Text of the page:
Every so often, it becomes valuable, or perhaps necessary, to check in with the current moment in American politics and culture and see where we are. I like learning hassidut and bringing it’s insights from the weekly parsha to you all, but some days a rabbi must look up from a 200 year old book and see what is going on around him. There are lots of things going on right now in America - some good, some bad. There is one thing that is specifically bad - and that is the scapegoating in America of one particular super-minority, and that is transgender individuals.
The trans and non-binary population in the US is approximately 0.5 percent, which is exceedingly small, until you remember that the Jewish population of the US is about 2 percent, and the Conservative Jewish population is 17 percent of all American Jews - meaning as a total population, Conservative Jews make up maybe 0.3 percent of the US population.
For individuals born with male genitalia who identify as female, and individuals born with female genitalia with a total sense that they are truly a man, and additionally for those who just don’t identify their gender as a simple binary category of either this or that, life starts off very difficult. They are dressed and identified by their parents according to their outward physical characteristics, and go through childhood, adolescence, and sometimes well into adulthood feeling like something is wrong. The process of both understanding that and then deciding to go public with it and act on it is very psychologically difficult. It comes with stigma, and shame and a lack of acceptance to an extreme degree. In 2018, the American Academy of Pediatrics revealed a study that demonstrated that more than half of transgender male teens had attempted suicide, and 29 percent of transgender female teens had attempted suicide.
If you’ve been watching the news lately, you know that state legislatures in Florida, Missouri, Kansas, Texas, Mississippi, Arkansas, West Virginia, and Utah have all taken steps to ban or restrict medical care for transgender adolescents or restrict drag shows. While Americans are looking for common sense things like gun control, better access to quality health care, a promise that social security will be there when we need it, we’ve got politicians trying to tell us who can or cannot wear a blouse, and politicians trying to tell parents and doctors what hormone blockers they can or can not prescribe. Let’s call this attack on a small, scapegoated minority what it is: an attempt to score cheap political points off the backs of an incredibly vulnerable population in an attempt to fight the culture wars instead of do what state politicians are supposed to do - serve their constituents and find common sense solutions that make their lives better.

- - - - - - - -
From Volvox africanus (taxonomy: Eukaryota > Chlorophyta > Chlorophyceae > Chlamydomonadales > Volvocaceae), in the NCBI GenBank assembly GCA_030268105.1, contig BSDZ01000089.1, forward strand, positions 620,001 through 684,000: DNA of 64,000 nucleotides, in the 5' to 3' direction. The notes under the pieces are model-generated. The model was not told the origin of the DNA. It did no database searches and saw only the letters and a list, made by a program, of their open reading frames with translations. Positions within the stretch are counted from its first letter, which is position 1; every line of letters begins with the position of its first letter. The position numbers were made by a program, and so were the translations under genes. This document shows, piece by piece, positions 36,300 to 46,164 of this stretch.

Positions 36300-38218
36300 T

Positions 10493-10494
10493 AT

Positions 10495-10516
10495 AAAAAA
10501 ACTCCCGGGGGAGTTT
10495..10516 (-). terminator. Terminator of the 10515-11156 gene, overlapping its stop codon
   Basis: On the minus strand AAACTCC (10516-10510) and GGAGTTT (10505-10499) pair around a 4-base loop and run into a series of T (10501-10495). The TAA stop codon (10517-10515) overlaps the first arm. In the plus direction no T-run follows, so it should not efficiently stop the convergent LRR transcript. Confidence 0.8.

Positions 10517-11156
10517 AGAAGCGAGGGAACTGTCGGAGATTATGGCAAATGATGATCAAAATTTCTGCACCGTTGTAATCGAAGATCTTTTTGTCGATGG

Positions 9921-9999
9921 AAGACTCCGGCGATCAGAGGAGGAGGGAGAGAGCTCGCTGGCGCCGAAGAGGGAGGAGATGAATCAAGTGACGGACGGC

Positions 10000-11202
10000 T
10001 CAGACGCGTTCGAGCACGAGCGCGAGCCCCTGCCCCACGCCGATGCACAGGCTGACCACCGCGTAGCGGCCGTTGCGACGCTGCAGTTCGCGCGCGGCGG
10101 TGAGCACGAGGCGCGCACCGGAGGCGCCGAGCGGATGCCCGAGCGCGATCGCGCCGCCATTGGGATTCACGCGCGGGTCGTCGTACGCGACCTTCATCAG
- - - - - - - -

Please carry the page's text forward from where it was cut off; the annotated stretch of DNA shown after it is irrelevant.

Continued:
The inflection point in America generates from a simple premise - that the culture of America can be determined by laws and politicians. Typically the politicians attempting to make those determinations of what our culture ought to be are coming from a place of Christian values, and of a particular brand of conservative Christianity that many of my pastor and minister colleagues would not agree with.
Let us be very clear: Judaism’s approach to gender and identity is not at all aligned with the restrictive bills or anti-trans positions we are seeing all across America right now. Some politicians have been proclaiming that there are only two genders, and that your gender assigned at birth is the only relevant gender for the rest of one’s life. According to Judaism going all the way back to the Talmud, this is incorrect. There are six genders according to the Talmud - zachar, nekeva, tumtum, androgynus, saris hammah, and aylonit. Those roughly translate as male, female, one that has neither set of genitals, one that has both sets of genitals, one without a functioning male genitalia, and one who presents as a man but possesses female genitalia. So the rabbis understood that gender was a spectrum almost 2000 years ago.
As time has gone on, our society has medically and psychologically understood that gender and sex are two different things - the appendages you have are not the same as what you yourself fundamentally identify as. The process of aligning those two incongruous things is much easier today than it ever was before - hormone blockers, and surgeries referred to colloquially as ‘top surgery and bottom surgery’ have never been more advanced, more routine, and more understood than today. These medical procedures - after careful, deliberate work with a series of doctors across multiple fields typically over several years - have brought great relief and peace to folks who have struggled with their sense of self for many years.